Cruising can be intimidating for a novice sailor. Especially since we have all heard more than one cruise ship horror stories. Disparitions, shipwrecks and more… From the crew to the ship, cruises are a great mystery. The more often you travel on cruise ships, the more secrets and shortcuts you will discover. But if you have never lived the experience from the inside – as a crew member or an organizer – chances are you are still very curious about the whole thing. And perhaps you should, as there are many secrets that most cruise lines don’t want you to know.
This list of cruise secrets will answer your questions while spilling the tea on things you never suspected. If you are a fan of vacationing on cruise ships, it will definitely help you navigate like a pro and know which parts of the boat you should absolutely avoid.
1. Doors are not closed on cruise ships!
Almost no door on a cruise ship locks. There is no lock in case of an emergency situation. So if you feel curious one night, take a look around. You can explore most parts of the ship at night.
2. Most cruise ships really have a “prison”
If there is a hostile incident between guests or crew members, they try to resolve it without physical intervention, but if this is not possible, most cruise ships have at least one cabin designated as a “prison”.
3. You can fight seasickness with green apples and crackers
Are you seasick? Try green apples and crackers: some crew members swear by this remedy. You can also get free seasickness medication inside the boat.
4. All ships have room to store three dead bodies
If someone dies on board the boat, the body will be placed in the morgue.
5. Surf for free by offering your services as a speaker
Many major cruise lines offer free passage for qualified guests to give conferences on board. Call the line entertainment office to see if you have the necessary skills.
6. Look at the horizon calmly if you are suffering from seasickness
If you are seasick, stay in the middle of the boat and as close as possible to the waterline (this area does not move as much as the front). Lie down so you can see the horizon (which places your head in a fixed position).
7. Try to party with the crew to get cheaper drinks
On sea days, crew members are expected to dress up, go out, mingle with the passengers and celebrate without drinking too much. The crew also pays less for drinks, so why not make a friend?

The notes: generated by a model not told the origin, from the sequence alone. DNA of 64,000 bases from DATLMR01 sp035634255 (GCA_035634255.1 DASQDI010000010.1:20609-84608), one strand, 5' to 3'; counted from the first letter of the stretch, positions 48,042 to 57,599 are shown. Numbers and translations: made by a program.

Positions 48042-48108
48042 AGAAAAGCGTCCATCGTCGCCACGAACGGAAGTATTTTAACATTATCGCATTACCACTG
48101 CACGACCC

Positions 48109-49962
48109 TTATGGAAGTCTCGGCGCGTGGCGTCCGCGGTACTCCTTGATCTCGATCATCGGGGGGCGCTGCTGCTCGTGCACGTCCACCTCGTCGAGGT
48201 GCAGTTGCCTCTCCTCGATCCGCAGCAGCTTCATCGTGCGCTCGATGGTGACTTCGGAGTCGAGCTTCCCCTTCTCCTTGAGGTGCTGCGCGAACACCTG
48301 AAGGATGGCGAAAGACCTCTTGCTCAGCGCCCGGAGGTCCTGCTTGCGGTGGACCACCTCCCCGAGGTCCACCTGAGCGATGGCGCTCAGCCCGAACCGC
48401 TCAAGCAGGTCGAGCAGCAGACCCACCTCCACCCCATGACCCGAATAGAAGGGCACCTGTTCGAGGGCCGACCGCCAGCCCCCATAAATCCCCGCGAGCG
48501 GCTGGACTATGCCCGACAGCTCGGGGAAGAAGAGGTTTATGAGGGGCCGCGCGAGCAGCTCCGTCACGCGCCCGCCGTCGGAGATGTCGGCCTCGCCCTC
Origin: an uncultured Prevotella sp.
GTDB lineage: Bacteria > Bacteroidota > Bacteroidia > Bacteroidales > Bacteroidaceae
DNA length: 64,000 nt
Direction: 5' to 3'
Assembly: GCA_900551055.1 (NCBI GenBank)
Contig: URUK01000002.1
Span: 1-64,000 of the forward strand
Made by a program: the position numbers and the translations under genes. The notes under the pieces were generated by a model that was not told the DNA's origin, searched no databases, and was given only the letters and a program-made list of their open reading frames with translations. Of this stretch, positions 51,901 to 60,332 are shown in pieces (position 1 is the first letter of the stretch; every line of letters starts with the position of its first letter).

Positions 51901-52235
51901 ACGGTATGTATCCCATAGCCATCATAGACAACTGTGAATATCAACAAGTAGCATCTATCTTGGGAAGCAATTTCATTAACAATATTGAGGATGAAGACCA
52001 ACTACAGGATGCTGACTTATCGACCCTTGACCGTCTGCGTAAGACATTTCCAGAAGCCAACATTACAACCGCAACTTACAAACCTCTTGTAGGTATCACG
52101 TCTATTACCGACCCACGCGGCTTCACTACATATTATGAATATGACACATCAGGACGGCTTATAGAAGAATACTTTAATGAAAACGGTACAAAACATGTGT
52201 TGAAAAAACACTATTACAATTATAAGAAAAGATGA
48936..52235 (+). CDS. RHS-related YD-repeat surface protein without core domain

8. It is very expensive to go through the Panama Canal
Cruises are expensive, not only for customers, but also for the cruise industry itself. To pass through the Panama Canal, ships pay per berth (or per bed). For an average cruise ship, it costs about $300,000.
9. Drink juice to save money
You are almost always charged an extra fee for soft drinks, beer, wine and cocktails during meals. However, this is not the case for juices!
10. Wait until you get to the port to go to the spa
Cruise lines often offer discounts on spas when the ship is in port.
11. Jump into the port of call and enjoy the empty boat instead
Stopovers can be missed. Often, you can barely see the place you are visiting, and you pay a high price for the privilege (or lack thereof) if you book an excursion. If you can handle missing six hours of a tour bus, stay on board. Most of the facilities are still open, and you will have them all to yourself.
12. The crew has its own bar (cheaper)
The crew has its own bar where they can drink cheaper.
13. Behave well on board the boat
If you misbehave, the captain has the right to have you leave the ship at the next port without refund or return home. So make sure you have an irreproachable behaviour.
14. Always be polite to the captain.
The captain is extremely important on the ship, so if you see him walking, look him in the eye and if the opportunity presents itself, shake his hand and thank him for the wonderful trip he offers you. It can’t hurt to have the captain on your side if you have a problem on board.
15. The crew members call the passengers “cones”
Why cones? Passengers are often slow and cautious when walking, so the crew constantly walk around them to move around the ship.